Sen. Kyrsten Sinema (D-AZ) defended her support for the filibuster on Monday despite near-unified opposition from the rest of her party, taking the absolutist view that it should even be restored for judicial nominations.
Speaking at the McConnell Center at the University of Louisville in Kentucky, Sinema spoke out against Democratic efforts to scrap the rule, which requires 60 votes to move forward on most legislation.
“It’d be bad for us as Americans to think that we should always feed our short-term desires, rather than thinking about the long term,” Sinema said during the Q&A portion of her talk. “So not only am I committed to the 60-vote threshold, I have an incredibly unpopular view — I actually think we should restore the 60-vote threshold for the areas in which it has been eliminated already.”
“Not everyone likes that because it would make it harder for us to confirm judges and it would make it harder for us to confirm executive appointments in each administration,” she continued. “But I believe that if we did restore it, we would actually see more of that middle ground in all parts of our governance, which is what I believe our forefathers intended.”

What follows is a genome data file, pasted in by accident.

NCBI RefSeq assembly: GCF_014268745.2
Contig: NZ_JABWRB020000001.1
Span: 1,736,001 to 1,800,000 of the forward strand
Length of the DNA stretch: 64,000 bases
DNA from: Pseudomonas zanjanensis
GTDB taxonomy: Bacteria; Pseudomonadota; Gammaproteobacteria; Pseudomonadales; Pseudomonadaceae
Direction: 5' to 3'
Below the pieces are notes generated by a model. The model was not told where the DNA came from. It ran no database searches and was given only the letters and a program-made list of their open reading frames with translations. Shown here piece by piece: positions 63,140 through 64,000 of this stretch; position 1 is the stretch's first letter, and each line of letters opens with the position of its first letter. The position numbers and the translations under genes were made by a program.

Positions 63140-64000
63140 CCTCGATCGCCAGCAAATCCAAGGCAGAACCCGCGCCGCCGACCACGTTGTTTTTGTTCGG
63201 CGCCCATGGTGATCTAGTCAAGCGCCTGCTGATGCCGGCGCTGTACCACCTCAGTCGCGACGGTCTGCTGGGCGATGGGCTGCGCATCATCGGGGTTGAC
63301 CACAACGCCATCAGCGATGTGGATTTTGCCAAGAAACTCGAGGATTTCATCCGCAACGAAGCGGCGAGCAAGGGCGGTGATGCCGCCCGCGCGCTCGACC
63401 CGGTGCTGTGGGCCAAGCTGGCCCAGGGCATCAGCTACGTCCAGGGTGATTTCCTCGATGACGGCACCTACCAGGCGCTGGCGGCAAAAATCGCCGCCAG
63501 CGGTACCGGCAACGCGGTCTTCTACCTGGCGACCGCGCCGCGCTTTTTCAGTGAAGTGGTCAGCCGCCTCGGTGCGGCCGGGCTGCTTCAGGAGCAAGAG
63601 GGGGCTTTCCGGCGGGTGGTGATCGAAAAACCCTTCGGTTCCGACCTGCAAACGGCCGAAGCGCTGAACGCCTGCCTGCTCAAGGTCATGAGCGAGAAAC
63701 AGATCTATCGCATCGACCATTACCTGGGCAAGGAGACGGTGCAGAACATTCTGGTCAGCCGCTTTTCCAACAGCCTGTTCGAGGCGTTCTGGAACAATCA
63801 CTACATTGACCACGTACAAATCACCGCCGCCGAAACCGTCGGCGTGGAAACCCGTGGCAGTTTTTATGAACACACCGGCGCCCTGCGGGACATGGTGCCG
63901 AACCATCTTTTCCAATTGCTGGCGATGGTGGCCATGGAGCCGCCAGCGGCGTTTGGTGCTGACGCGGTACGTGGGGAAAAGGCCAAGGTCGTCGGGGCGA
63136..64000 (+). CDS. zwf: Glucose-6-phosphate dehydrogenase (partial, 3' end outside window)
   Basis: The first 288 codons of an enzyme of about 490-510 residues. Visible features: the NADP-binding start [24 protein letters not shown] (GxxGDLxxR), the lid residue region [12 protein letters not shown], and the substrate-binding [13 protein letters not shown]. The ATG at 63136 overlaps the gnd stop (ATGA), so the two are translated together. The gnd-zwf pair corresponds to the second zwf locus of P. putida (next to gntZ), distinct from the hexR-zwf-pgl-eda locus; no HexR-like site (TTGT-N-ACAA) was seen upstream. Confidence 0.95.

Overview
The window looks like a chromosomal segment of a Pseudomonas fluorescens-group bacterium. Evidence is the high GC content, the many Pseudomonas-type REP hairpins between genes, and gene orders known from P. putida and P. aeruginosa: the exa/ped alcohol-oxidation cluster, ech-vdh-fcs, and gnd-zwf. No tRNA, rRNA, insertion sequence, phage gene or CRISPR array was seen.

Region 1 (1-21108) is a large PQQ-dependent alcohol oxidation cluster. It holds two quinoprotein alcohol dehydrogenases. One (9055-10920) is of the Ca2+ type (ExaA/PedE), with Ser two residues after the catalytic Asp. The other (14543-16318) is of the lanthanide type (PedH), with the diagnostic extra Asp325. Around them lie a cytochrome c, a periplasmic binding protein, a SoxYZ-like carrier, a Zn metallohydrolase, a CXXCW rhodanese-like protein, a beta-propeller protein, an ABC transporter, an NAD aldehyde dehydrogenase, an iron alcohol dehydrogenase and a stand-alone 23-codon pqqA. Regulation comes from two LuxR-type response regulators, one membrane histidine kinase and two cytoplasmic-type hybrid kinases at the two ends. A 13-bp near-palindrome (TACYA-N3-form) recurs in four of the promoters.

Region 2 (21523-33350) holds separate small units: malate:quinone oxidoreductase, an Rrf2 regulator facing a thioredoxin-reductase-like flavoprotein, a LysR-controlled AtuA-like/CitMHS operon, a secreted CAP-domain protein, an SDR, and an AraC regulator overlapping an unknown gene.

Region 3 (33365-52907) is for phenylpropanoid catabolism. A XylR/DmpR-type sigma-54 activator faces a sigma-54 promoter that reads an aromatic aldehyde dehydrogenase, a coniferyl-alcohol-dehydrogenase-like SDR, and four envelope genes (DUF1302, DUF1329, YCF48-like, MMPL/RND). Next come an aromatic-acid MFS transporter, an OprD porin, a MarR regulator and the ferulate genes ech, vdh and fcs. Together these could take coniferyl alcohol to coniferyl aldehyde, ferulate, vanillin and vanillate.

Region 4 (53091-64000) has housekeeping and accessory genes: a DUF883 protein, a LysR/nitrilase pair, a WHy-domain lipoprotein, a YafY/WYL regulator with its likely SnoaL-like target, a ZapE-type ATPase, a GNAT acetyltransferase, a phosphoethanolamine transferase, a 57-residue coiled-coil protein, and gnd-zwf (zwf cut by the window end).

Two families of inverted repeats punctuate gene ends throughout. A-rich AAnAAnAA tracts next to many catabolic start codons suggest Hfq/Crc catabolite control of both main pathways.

Senate Minority Leader Mitch McConnell (R-KY), who introduced Sinema at the event, was the one who “nuked” the filibuster for Supreme Court judicial nominations in 2017 in order to confirm Justice Neil Gorsuch. Former Senate Majority Leader Harry Reid (D-NV) removed the filibuster for all lower-court judicial nominees in 2013.
Before speaking out against the filibuster rollback, McConnell, who advocates keeping the current filibuster in place, gave Sinema a glowing introduction.
“I’ve only known Kyrsten for four years, but she is in my view … the most effective first-term senator I’ve seen in my time in the Senate,” he said.
As one of two centrist Democrats in the 50-50 Senate, Sinema has sunk several bills relating to President Joe Biden’s agenda with Sen. Joe Manchin (D-WV), including “Build Back Better” last year. The pair later came to a deal on the Inflation Reduction Act and other bills that gave Democrats legislative victories to tout before the midterm elections.
Reporting from The Washington Examiner.